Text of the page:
It's not that I mind illuminate as a mechanic but you need to have something for the light side that can go toe to toe with morph. Illuminate isn't it.

3. Serious Fun
Heart of Darkness (Mythic)
Legendary Creature - Demon
When Heart of Darkness enters the battlefield, put each card in your hand onto the battlefield face down. (They are 2/2 creatures.)

KEN: RAWR!! Into the set it goes, assuming it's cooler than the placeholder mythic demon slot. Nice semi-downside ability, too. Sometimes you'll cast this and just attack for 13 with all the useless lands that were in your hand.

AJ: Other than needing reminder text for what happens with face-down spells, I love this card. I'm not convinced it's mythic rare, but it's not outlandish to suggest such.

KD: Splashy, but I worry that this reads as a drawback. Probably a better Timmy card if I get to pick which cards get discarded, or if it happens to everyone. If I'm losing my hand and you're not, I'd like to have more to show for it than 2/2s. I'd probably preview this card as-is on the DailyMTG Twitter feed, which for some reason has had great luck with big drawback-y Demons, but for Serious Fun this falls short.

MR: When Gottlieb read the top fifteen entries to help narrow down to the Top 8, I could hear him reading your test from four desks away. You have a lot of cool ideas. Not all of them necessarily work. The problem with this card is that there is a big no-no in the rules of letting nonpermanents somehow end up in play.

I understand why you wanted it to be any card, because otherwise you have to show your opponent that the card meets the criteria to play it and thus all of the unknown goes away.

The big question here is how is this card different than a card that exiles your hand and puts 2/2 creature tokens into play. Is there a lot of ways to turn face up a morphed card?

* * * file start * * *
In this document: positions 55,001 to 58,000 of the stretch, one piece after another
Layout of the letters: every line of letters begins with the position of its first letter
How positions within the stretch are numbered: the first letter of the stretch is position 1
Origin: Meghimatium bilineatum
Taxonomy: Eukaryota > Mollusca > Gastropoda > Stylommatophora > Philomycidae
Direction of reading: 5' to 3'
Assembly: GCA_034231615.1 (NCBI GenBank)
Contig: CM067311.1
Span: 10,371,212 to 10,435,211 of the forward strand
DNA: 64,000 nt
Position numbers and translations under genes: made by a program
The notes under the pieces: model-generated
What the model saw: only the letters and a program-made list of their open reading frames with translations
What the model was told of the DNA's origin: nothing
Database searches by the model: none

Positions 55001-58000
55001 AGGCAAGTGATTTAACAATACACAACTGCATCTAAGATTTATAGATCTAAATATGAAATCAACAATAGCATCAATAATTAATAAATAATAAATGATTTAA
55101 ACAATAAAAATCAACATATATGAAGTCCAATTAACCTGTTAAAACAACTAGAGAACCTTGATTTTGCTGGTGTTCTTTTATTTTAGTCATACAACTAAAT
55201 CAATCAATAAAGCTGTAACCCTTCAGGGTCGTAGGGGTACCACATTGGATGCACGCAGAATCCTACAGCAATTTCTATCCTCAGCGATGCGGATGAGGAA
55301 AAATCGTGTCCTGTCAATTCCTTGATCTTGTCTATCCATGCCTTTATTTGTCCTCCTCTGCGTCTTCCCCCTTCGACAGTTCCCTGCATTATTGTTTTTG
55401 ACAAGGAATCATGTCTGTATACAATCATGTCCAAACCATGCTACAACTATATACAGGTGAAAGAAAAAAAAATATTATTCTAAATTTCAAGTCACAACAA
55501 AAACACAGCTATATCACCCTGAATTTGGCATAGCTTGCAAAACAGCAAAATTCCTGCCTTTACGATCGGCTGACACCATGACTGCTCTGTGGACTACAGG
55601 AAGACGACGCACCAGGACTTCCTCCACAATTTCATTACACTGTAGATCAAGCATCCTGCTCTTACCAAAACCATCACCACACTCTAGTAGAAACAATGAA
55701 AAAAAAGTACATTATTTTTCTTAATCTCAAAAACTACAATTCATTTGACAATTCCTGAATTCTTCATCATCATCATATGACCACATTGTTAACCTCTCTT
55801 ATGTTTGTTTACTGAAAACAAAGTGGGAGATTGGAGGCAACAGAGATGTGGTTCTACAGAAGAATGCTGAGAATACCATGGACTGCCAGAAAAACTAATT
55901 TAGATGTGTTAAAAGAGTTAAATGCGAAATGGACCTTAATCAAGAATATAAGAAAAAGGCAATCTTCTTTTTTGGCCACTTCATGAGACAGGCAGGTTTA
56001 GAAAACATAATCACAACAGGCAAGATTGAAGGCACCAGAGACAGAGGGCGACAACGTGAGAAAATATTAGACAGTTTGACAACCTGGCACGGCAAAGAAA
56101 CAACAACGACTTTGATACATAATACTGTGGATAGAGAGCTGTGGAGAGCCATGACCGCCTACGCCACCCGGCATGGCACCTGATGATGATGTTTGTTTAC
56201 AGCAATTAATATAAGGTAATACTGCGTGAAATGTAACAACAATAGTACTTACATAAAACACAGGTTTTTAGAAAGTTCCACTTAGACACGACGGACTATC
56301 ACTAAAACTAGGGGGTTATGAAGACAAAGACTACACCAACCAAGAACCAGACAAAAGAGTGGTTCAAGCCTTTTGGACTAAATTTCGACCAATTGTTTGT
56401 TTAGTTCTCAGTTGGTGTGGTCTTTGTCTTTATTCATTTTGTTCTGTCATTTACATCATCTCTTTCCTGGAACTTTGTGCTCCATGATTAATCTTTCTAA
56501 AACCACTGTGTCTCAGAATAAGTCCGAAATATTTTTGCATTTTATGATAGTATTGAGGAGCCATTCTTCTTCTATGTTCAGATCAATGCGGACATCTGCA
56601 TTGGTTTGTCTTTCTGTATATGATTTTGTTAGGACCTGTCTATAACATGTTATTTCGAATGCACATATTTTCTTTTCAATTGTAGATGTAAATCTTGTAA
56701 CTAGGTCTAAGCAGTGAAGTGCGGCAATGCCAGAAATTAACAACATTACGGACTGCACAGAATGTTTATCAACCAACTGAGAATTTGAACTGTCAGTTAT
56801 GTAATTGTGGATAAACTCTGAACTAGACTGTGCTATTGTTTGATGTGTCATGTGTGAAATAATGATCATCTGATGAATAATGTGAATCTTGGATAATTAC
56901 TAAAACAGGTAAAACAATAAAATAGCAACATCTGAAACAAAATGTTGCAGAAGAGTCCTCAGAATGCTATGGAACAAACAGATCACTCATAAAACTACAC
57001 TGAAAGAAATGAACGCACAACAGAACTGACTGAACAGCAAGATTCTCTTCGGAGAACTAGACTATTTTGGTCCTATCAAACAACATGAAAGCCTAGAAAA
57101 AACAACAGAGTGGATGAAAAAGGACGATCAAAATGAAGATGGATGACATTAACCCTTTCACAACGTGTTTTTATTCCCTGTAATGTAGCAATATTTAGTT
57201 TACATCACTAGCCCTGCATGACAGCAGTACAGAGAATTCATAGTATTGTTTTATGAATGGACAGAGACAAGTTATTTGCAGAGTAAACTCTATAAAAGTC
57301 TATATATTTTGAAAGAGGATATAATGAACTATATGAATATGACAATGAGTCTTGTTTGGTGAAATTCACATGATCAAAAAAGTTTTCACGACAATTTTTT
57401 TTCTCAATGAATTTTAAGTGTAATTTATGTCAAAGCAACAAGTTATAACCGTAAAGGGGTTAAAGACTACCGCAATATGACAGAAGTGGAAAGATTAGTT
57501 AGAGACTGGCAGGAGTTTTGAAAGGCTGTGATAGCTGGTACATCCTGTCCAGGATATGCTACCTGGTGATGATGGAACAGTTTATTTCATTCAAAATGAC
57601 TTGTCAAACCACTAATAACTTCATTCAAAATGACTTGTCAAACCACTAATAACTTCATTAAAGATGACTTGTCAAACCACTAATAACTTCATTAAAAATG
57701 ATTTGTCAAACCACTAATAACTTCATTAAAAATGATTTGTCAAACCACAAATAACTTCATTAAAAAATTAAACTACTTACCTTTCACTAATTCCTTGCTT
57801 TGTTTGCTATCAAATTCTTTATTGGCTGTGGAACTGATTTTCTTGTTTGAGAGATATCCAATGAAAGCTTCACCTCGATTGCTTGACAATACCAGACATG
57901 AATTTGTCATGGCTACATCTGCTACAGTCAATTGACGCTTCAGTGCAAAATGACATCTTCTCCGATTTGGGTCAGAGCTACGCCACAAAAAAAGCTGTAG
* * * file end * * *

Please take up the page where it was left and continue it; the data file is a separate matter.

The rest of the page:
My design instinct says keep this for now (design does have to pave the way for new rules and the rule about no nonpermanents on the battlefield is more of a lack of rule than a rule.) but be aware that it could get killed later. If, though, you need to find space to add a new thing, this is definitely at the front of the pile for volunteers.

4. Limited Information
Boring Drill (Common)
Artifact - Equipment
Equipped creature gets +4/+0.
Equip 4
Dig 2 (2, Discard this card: Reveal cards from the top of your library until you reveal a land card. Put that card into your hand and the rest on the bottom of your library in a random order.)

KEN: The dig ability seems workable enough as the block's cycling / basic landcycling smoothing mechanic. We often make up such mechanics then just default back to cycling or scry or something tried and tested. As Equip +4/+0 it's a huge repeat power boosting for a common—this set's Craw Wurm is a lot worse when it sometimes trades with the set's Ravenous Rats.

AJ: I love dig—it's important to have Limited-smoothing mechanics, and rare that they actually have such strong flavor. Your notes imply that there might only be six dig cards in the whole set, but I'm hoping you have some interesting uncommon and rare designs. My only potential problem with this card is that I would hate to draw this on three lands, as it creates a sad decision between "guaranteed fourth land" and "wait to draw the fourth land to play this". A few of these are fine, but most dig cards should cost six (or more!) mana, or be narrower.

KD: There is definitely an entire Limited Information article to be written about this card. What does it—and the dig mechanic in general—do to land counts? How good is it when you're actually using it as Equipment? Interesting questions.

MR: Sets need a mana-smoothing mechanic, which this does a decent job of accomplishing. I also like the flavor. My issue with this mechanic is that I'm not sure if it's undermining your mechanic factioning. Who gets dig? Just one side or everyone.

If it's just one side does one side not get mana smoothing? If it's everyone it makes the two sides seem more alike as they are both using the same mechanic. There's a reason we didn't make Mirrodin-allied cards with proliferate even though it played nicely with charge counters.

An equipment that pumps power this much, by the way, is not a common card.